Michael Pucci, a former Liberal National party MP who runs One Nation’s Queensland campaign, confirmed Cottam had been disendorsed for failure to submit paperwork and pay after she was given “several chances” to do so. “It’s a candidacy fee,” he told Guardian Australia. “It’s a fee they have to pay to be a candidate.”

    James Ashby, a senior adviser to the federal leader, Pauline Hanson, said the fees “go to office administration costs and ECQ nomination costs”. Neither denied the fees also paid for marketing materials.

    Ashby said his firm provided the banners for $110 each but corflutes, flyers and other materials were provided by other commercial suppliers.

    “That’s my free-market rate. [The candidates] are welcome to buy their materials anywhere else.”

  9. Is what happened in South Australia yesterday similar to what Enron did in California in 2001?

    The California electricity crisis, also known as the Western U.S. Energy Crisis of 2000 and 2001, was a situation in which the United States state of California had a shortage of electricity supply caused by market manipulations, illegal[5] shutdowns of pipelines by the Texas energy consortium Enron, and capped retail electricity prices.[6] The state suffered from multiple large-scale blackouts, one of the state’s largest energy companies collapsed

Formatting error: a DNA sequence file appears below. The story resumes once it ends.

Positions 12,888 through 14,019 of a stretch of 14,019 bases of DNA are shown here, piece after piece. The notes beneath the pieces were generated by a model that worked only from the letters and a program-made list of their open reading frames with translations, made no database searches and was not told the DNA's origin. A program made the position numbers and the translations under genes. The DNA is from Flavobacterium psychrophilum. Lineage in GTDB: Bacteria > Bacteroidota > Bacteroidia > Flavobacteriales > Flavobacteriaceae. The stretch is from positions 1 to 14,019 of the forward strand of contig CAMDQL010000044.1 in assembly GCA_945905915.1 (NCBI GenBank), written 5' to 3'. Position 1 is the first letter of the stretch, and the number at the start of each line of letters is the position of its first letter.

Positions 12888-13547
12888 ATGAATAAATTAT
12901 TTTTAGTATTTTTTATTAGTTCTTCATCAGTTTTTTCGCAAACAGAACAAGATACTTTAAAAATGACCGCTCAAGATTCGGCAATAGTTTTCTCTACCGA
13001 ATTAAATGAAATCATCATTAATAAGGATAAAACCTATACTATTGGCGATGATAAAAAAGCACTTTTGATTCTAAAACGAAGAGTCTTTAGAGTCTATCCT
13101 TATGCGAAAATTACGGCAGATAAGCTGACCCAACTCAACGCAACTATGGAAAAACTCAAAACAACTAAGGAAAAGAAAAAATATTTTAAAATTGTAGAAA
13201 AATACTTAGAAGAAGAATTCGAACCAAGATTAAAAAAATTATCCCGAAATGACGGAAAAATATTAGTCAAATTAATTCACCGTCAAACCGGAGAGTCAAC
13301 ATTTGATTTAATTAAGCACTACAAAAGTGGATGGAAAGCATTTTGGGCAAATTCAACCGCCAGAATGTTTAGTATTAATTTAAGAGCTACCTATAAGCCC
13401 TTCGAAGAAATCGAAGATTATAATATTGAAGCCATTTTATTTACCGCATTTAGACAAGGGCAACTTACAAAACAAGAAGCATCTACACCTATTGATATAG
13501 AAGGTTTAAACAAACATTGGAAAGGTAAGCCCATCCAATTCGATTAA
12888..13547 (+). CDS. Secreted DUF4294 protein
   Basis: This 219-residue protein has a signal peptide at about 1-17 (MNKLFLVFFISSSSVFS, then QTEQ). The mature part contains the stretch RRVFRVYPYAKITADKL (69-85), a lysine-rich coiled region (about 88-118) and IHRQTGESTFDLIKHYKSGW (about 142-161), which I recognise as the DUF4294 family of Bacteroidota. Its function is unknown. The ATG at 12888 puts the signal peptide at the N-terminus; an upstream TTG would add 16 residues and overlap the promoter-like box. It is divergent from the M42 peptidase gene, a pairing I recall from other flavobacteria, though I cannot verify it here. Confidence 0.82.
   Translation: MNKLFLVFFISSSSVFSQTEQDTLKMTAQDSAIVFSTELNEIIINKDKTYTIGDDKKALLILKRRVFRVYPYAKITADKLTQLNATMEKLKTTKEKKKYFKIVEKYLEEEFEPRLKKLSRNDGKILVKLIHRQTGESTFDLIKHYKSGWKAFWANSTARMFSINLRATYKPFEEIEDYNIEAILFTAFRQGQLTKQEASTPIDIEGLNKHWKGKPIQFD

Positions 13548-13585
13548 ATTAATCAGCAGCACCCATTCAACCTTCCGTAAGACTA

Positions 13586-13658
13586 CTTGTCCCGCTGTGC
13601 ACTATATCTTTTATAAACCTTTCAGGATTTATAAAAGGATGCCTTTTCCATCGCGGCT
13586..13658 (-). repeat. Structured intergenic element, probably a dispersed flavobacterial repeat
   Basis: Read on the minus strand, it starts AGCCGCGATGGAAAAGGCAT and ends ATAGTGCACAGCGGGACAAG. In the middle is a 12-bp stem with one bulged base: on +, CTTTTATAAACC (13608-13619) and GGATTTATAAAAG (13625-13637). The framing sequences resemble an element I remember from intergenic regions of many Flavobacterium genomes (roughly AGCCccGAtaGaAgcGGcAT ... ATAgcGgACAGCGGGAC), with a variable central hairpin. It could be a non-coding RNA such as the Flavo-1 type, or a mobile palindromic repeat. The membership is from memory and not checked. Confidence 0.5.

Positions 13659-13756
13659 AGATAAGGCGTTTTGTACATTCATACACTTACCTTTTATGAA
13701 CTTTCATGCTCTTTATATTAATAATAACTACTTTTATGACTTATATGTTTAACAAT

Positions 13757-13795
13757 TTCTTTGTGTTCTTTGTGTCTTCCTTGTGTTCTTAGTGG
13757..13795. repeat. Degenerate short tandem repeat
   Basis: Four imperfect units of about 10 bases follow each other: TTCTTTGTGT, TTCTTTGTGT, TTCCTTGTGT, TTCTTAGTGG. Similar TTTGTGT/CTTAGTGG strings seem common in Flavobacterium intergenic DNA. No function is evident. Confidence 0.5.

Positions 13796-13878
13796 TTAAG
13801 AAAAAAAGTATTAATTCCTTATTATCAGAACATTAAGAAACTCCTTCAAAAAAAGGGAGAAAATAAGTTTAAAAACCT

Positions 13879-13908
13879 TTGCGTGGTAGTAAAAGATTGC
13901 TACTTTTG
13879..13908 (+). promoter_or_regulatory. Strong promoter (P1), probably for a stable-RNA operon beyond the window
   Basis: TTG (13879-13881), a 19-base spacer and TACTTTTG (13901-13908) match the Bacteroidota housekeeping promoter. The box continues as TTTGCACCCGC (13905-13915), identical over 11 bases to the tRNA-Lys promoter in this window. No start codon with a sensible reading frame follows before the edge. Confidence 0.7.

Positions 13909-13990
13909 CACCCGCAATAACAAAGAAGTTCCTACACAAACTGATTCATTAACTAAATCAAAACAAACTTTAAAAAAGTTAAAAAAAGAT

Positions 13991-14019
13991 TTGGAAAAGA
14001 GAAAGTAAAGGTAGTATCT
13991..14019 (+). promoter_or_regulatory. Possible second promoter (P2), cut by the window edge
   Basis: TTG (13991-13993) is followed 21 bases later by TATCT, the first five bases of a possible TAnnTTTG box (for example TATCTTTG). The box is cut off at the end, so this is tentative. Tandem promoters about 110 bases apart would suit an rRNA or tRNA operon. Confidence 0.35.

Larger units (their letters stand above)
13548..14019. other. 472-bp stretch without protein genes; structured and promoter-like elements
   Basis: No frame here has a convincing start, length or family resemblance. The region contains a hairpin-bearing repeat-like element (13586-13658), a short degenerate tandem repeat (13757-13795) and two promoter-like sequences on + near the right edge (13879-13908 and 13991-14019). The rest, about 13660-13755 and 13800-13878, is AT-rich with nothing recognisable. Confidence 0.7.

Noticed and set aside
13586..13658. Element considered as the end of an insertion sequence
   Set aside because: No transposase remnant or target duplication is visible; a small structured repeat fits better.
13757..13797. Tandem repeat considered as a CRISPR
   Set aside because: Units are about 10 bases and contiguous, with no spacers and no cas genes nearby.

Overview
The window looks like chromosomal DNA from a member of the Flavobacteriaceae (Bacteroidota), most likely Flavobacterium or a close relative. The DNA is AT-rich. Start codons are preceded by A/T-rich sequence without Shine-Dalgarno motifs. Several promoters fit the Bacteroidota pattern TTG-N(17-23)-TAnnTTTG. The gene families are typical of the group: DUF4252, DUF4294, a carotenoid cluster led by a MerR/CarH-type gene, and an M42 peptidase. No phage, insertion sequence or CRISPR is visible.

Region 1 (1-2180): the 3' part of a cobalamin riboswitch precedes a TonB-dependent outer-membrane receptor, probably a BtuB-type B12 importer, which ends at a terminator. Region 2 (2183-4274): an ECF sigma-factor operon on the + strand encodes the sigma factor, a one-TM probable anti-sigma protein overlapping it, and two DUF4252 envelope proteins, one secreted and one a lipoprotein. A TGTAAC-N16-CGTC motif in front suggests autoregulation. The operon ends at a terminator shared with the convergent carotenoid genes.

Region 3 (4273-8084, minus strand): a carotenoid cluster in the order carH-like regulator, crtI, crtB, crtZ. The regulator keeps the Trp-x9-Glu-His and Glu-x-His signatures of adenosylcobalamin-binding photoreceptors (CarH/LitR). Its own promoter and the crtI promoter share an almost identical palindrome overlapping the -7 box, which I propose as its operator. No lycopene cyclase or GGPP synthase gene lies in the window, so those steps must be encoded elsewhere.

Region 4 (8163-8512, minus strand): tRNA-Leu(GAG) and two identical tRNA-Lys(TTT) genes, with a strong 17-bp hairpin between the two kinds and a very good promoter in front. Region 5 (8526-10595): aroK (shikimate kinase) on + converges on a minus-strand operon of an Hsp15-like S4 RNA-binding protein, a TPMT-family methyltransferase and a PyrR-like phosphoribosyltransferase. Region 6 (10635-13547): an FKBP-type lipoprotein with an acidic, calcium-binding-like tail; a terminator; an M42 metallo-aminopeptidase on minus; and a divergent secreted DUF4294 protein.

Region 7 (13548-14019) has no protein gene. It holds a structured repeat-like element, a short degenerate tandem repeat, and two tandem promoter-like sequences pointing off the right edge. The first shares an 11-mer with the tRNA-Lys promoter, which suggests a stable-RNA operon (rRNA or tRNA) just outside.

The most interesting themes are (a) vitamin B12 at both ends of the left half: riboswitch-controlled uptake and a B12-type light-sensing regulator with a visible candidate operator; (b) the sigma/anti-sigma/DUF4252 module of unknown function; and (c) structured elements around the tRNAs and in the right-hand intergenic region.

10. That coal stunt leaves Morrison wide open for ridicule come budget time.

    You know how parents threaten misbehaving children that if they’re naughty that all they’ll get is a lump of coal for Christmas? Well, that will be pretty much all Australian families will be getting from this government because it doesn’t like them.

  11. Anyone for celestial ephemera?

    Comet 45P/Honda-Mrkos-Pajdušáková visits our skies around every six years from the outer reaches of our solar system beyond Jupiter.

    This year, Comet 45P makes its closest approach to Earth tomorrow (February 11) as it zips past about 12 million kilometres (or some 32 times the Moon’s distance) away from us.

    If you stay up late on the night of February 11 (or get up early on the morning of February 12, depending upon where you live) you’ll see another special event — as the bright star Regulus slips behind the Moon.

    Occultations of stars are like watching a solar eclipse — except they are rarer and you don’t need any special eye protection to see them.

  12. The Shovel –

    Scott Morrison Brings Piece Of Soul Into Question Time

    Treasurer Scott Morrison bought a blackened piece of his soul into question time yesterday, in a visual stunt designed to fluster the Opposition.